IV. Legal Update
Arkansas: In a unanimous decision, the Arkansas Supreme Court ruled that the state’s voter ID law was unconstitutional. In their ruling, the justices wrote that the requirement to show a photo ID, “…imposes a requirement that falls outside…” the four qualifications outlined in the state constitution. According to published reports, the secretary of state and attorney general’s offices are reviewing the decision.
Florida: A Florida appeals court has upheld Miami-Dade’s county law that a person can only turn in two absentee ballots other than their own—one of an immediate family member and another from a voter who has signed a sworn statement. Plaintiffs had argued that the law was unconstitutional and unfair to elderly Hispanic voters. The county argued that the law helped prevent voter fraud.
Georgia: The Lawyer’s Committee for Civil Rights has sued Secretary of State Brian Kemp along with five counties asking a judge to ensure that more than 55,000 voter registration applications be found and processed and those people be allowed to vote. Voter registration applications submitted in five counties by the New Georgia Project seem to have gone missing and those voters also don’t appear on the voter rolls.
Kentucky: U.S. District Judge William O. Bertelsman struck down Kentucky’s 300-foot rule that banned campaigning within 300 feet of a polling location. "A 300-foot zone is a far greater distance than is necessary to prevent the targeted evils," Bertelsman wrote. "As in the present case, such a distance can run across busy streets and highways. It can cover areas, including private yards, not even visible from the polling place. It prohibits activities in private homes. Indeed, the Court fails to see how the typical, stationary yard sign could ever intimidate a voter or abet election fraud, unless it was blocking the entrance to the polling place." The secretary of state and attorney general’s office are reviewing the ruling.
Idaho: Bonner County Clerk Ann Dutson-Sater will be arraigned the day before Election Day on a charge of subornation of perjury. It is alleged that Dutson-Sater told someone that it was OK to lie about the signature-gathering process in a school district recall election.
Mississippi: U.S District Judge Nancy Atlas filed an order last week dismissing the lawsuit filed by True the Vote to obtain the birthdates of Mississippi voters. The organization has said that it will not appeal Atlas’ dismissal.
New Hampshire: Hillsborough County Superior Court Judge Jacalyn Colburn ruled this week that Secretary of State William Gardner was not in contempt of court for refusing to put Nashua-specific questions on the November ballots in Nashua.
New Mexico: According to court records the Sandoval County clerk and the county bureau of elections have filed an appeal in the September federal court ruling requiring the county elections office to comply with a resolution approved by county commissioners requiring the elections office to establish 17 vote centers in Rio Rancho and two in Corrales.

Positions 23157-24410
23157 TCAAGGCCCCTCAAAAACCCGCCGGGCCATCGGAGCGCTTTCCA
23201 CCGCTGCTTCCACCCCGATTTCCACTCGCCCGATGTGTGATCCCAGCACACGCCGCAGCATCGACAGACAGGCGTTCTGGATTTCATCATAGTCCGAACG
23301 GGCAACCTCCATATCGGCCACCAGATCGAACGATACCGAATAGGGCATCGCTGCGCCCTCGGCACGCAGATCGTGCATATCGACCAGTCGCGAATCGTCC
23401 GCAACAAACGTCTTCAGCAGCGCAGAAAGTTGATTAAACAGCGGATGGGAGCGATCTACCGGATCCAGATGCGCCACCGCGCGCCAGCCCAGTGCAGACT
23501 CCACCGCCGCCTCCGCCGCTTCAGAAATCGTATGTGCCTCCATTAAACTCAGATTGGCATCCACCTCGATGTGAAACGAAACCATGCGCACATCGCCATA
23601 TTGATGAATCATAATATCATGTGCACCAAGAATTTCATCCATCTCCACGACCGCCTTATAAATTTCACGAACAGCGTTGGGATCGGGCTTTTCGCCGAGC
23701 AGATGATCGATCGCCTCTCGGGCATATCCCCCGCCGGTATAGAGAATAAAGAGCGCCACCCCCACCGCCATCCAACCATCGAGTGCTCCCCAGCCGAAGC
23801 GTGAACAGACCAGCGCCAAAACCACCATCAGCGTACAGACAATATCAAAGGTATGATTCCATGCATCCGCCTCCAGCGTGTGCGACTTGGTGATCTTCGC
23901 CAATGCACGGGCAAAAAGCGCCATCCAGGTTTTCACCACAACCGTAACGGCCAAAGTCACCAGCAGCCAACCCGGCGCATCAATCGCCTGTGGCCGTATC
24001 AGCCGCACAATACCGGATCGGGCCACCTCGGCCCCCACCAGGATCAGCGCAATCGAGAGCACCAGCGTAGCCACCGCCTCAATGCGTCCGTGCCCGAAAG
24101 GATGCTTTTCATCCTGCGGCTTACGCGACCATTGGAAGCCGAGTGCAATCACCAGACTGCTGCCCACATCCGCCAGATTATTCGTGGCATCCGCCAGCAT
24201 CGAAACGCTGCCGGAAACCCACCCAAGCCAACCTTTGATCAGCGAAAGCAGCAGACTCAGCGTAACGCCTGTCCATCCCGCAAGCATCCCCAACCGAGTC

North Carolina: Wake County Superior Court Judge Donald Stephens ruled this week that Watauga County must place an early voting site on the campus of Appalachian State University. "All credible evidence indicates that the sole purpose of that plan was to eliminate an early voting site on campus so as to discourage student voting and, as such, it is unconstitutional," wrote Stephens in his order.
Ohio: Following a ruling from the Ohio Supreme Court, more than a thousand voters in Powell will have to recast their absentee ballots. The Supreme Court ruled that the county place a ballot initiative on the November ballot even though the ballots were already printed and voting had begun.
South Dakota: Four Lakota residents on the Pine Ridge Reservation, including Oglala Sioux Tribe Vice President Thomas Poor Bear filed suit against Jackson County claiming that the county was discriminating Native Americans by not opening a satellite voting site on Jackson County’s portion of the reservation.
Texas: Late last week U.S. District Judge Nelva Gonzales Ramos ruled that Texas’ voter ID law is unconstitutional. In her ruling, Gonzales Ramos equated the law to a poll tax. “The Court holds that S.B. 14 creates an unconstitutional burden on the right to vote, has an impermissible discriminatory effect against Hispanics and African-Americans, and was imposed with an unconstitutional discriminatory purpose,” Ramos’ opinion said. “The Court further holds that SB 14 constitutes an unconstitutional poll tax.” On Tuesday, the 5th Circuit Court of Appeals reinstated the law. An emergency application to vacate the Fifth Circuit’s stay was filed with the U.S. Supreme Court.
Wisconsin: The U.S. Supreme Court blocked Wisconsin from implementing the state’s voter ID law for this year’s election. The court issues a one-page order with three justices — Alito, Scalia and Thomas dissenting— vacating the 7th U.S. Circuit Court of Appeals ruling in favor of the law.